Lines 481-482: The end of this sentence should be modified to indicate that ground production of HONO or direct emission into the surface layer are minor contributors, according to the results of the addressing the prior comments in this section.
Line 487: The Authors should again emphasize the severe limitation of the number of transects in their dataset here. This haze event has not been characterized for how typical or atypical it may be in terms of chemical composition and so these results may not hold under a more thorough investigation of HONO formation in Beijing during other haze episodes, yet provides motivation to find out!
Lines 501-507: Upper limit used again here, should use lower limit. Calculated formation rates are in ppbv/hr while HONO increases are pptv between transects. Please use the same units for both values to make the comparison simple for your readers. Also clearly state what fraction of the total HONO production these calculated rates account for.
Lines 510-516: The clarity of writing here makes this challenging to follow. Given the limitations given in the discussion here, it would seem that this vertical transect was not a very good case study for analysis. It may be better to remove this from the discussion.
Lines 521-522: The Authors state ‘presumably dominated’, yet they performed a quantitative assessment. Give the calculated fraction of the observed total HONO production. Clearly state that it only applies for a limited number of transects over a short period of a given night.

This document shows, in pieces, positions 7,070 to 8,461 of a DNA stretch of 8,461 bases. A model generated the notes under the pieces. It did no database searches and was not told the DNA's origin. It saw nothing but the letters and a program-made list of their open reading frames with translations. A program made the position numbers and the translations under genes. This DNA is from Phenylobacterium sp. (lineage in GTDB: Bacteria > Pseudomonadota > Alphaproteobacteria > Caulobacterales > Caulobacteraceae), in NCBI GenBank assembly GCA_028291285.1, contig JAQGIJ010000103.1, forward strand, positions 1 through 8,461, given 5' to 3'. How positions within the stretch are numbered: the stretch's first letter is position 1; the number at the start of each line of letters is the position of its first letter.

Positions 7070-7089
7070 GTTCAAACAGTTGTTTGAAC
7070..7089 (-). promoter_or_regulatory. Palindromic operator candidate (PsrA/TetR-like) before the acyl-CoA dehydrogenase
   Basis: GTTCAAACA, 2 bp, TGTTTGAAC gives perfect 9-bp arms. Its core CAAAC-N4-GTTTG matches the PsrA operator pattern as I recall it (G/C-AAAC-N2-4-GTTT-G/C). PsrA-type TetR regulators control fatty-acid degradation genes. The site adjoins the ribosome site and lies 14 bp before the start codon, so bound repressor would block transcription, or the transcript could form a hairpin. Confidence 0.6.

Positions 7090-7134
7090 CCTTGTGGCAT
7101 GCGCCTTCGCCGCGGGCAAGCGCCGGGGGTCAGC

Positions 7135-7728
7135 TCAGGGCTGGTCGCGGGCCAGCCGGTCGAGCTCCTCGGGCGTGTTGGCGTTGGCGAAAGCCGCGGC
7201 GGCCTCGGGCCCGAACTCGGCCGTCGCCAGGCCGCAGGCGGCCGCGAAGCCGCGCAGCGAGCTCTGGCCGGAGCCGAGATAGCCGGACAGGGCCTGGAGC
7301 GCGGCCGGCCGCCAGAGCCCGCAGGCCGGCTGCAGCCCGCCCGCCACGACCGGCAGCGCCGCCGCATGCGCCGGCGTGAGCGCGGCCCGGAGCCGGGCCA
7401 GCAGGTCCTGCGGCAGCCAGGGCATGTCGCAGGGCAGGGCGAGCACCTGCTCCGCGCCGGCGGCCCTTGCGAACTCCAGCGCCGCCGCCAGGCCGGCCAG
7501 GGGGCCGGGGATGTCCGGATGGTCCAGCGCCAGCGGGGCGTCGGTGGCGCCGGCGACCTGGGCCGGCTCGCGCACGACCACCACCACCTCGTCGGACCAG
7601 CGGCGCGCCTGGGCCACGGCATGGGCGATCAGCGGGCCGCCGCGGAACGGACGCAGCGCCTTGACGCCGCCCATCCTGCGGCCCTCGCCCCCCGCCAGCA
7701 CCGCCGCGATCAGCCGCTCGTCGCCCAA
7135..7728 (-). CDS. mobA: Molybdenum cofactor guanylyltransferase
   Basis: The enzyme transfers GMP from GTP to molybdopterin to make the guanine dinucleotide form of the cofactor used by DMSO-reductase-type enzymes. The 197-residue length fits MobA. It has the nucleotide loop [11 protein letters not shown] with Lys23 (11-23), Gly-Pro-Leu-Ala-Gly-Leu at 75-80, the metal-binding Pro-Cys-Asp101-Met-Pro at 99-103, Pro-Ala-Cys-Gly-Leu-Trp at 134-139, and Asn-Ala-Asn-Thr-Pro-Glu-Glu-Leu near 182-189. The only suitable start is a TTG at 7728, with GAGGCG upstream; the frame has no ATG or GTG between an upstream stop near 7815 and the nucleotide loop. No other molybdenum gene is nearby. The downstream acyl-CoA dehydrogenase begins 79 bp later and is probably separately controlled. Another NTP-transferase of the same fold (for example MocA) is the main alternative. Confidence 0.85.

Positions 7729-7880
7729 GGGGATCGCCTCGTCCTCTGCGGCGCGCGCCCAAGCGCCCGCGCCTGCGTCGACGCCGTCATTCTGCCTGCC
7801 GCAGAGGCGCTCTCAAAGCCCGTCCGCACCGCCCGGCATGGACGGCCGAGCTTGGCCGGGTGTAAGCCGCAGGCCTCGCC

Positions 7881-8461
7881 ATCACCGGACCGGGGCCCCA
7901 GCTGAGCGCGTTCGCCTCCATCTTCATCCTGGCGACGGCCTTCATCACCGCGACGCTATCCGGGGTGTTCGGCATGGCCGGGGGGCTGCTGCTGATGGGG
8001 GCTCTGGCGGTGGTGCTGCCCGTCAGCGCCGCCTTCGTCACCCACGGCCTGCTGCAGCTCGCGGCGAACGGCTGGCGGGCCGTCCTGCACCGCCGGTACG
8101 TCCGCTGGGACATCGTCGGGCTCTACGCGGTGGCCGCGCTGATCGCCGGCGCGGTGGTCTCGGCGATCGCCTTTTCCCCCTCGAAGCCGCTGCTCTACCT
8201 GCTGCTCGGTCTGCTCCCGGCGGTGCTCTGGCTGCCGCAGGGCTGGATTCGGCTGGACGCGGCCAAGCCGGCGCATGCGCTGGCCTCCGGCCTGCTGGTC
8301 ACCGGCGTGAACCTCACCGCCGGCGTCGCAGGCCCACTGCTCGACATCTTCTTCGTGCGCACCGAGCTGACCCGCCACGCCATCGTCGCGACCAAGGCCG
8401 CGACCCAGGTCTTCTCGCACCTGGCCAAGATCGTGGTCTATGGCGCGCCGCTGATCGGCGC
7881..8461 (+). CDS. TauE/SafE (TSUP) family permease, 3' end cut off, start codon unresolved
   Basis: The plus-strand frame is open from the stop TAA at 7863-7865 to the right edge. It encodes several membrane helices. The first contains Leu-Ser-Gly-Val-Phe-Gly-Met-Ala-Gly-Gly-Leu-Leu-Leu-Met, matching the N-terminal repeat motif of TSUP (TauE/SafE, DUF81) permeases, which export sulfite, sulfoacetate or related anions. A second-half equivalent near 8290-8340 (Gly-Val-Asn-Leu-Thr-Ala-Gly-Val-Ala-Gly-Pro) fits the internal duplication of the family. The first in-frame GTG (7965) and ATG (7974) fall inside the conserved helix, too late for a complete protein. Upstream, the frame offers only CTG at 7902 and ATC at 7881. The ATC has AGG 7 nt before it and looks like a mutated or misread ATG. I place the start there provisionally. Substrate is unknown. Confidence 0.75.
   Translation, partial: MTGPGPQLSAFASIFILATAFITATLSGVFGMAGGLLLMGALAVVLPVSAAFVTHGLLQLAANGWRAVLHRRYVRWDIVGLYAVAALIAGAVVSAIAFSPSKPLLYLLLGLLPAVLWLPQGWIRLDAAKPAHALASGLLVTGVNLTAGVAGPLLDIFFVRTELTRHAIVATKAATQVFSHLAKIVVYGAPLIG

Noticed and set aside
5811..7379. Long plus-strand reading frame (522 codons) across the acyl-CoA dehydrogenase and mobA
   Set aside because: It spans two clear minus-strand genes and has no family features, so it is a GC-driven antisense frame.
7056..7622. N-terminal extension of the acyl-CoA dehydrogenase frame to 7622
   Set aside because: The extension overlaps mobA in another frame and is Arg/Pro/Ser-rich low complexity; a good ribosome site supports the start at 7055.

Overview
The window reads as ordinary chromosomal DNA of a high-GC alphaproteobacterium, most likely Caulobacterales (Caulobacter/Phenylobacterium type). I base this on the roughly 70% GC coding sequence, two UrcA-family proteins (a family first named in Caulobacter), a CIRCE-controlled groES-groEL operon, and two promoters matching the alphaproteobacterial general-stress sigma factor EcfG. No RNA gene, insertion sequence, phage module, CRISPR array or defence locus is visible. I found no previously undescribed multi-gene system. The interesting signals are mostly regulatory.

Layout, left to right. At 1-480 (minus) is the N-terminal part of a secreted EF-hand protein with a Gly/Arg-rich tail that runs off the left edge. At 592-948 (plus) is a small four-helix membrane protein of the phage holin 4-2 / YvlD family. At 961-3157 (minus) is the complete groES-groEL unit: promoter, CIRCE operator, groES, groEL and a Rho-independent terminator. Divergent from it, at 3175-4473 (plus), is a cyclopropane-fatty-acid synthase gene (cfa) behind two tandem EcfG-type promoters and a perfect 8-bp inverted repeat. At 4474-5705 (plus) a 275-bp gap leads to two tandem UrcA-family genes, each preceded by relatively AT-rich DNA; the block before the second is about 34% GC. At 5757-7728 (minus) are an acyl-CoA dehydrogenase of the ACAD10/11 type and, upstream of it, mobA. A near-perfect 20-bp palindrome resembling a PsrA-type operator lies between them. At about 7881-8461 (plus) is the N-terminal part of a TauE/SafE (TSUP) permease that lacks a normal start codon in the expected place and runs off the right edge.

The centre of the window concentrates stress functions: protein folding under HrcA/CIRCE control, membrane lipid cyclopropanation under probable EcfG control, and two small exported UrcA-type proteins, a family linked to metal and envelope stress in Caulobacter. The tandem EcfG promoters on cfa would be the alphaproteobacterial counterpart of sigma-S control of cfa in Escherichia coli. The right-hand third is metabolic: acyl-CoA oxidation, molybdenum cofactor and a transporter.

Lines 546-547: The Zhang et al (2018) observation in Beijing during haze has a value much higher than given here. Is this a typo? If not, then this much higher observation should be moved to the next sentence. A period should precede ‘However’ as well, instead of a comma.
Line 559: The Authors are creating confusion here. The aerosol surface conversion of HONO in the residual layer dominated its production in that layer, but this does not tell us anything about how important aerosol conversion is throughout the nighttime troposphere until it is compared in the following discussion of surface production. Revise this here to ‘is an active HONO production mechanism during haze episodes’ to improve accuracy and clarity.
Line 568: Revise to use the lower limits calculated and/or give the mean with +/- corresponding to reach the upper and lower limits. This will give a much better picture of the chemistry in this very nice comparison section of the discussion.
Line 598: Again, only an upper limit is used here, yet a reactive uptake coefficient of 10^-6 is common to find in the literature. The lower limit or the entire range should be explored. The upper limit use here, again, suggests the Authors are more interested in the upper limit of aerosol conversion importance rather than providing a balanced perspective. Given their extremely limited dataset, caution in the interpretation of this data will make the results of this work more valuable for future comparisons. Please revise here and for the calculations moving forward through the remaining discussion.
Lines 609-610: And when the reactive uptake of NO2 is 10^-6, then how does it compare? The Authors should provide the fraction of aerosol HONO production to the total calculated here to indicate its importance. It is only one third of the total, at the upper limit, which means it is important, but not dominant.
Line 619: Revise this section according to manuscript changes throughout.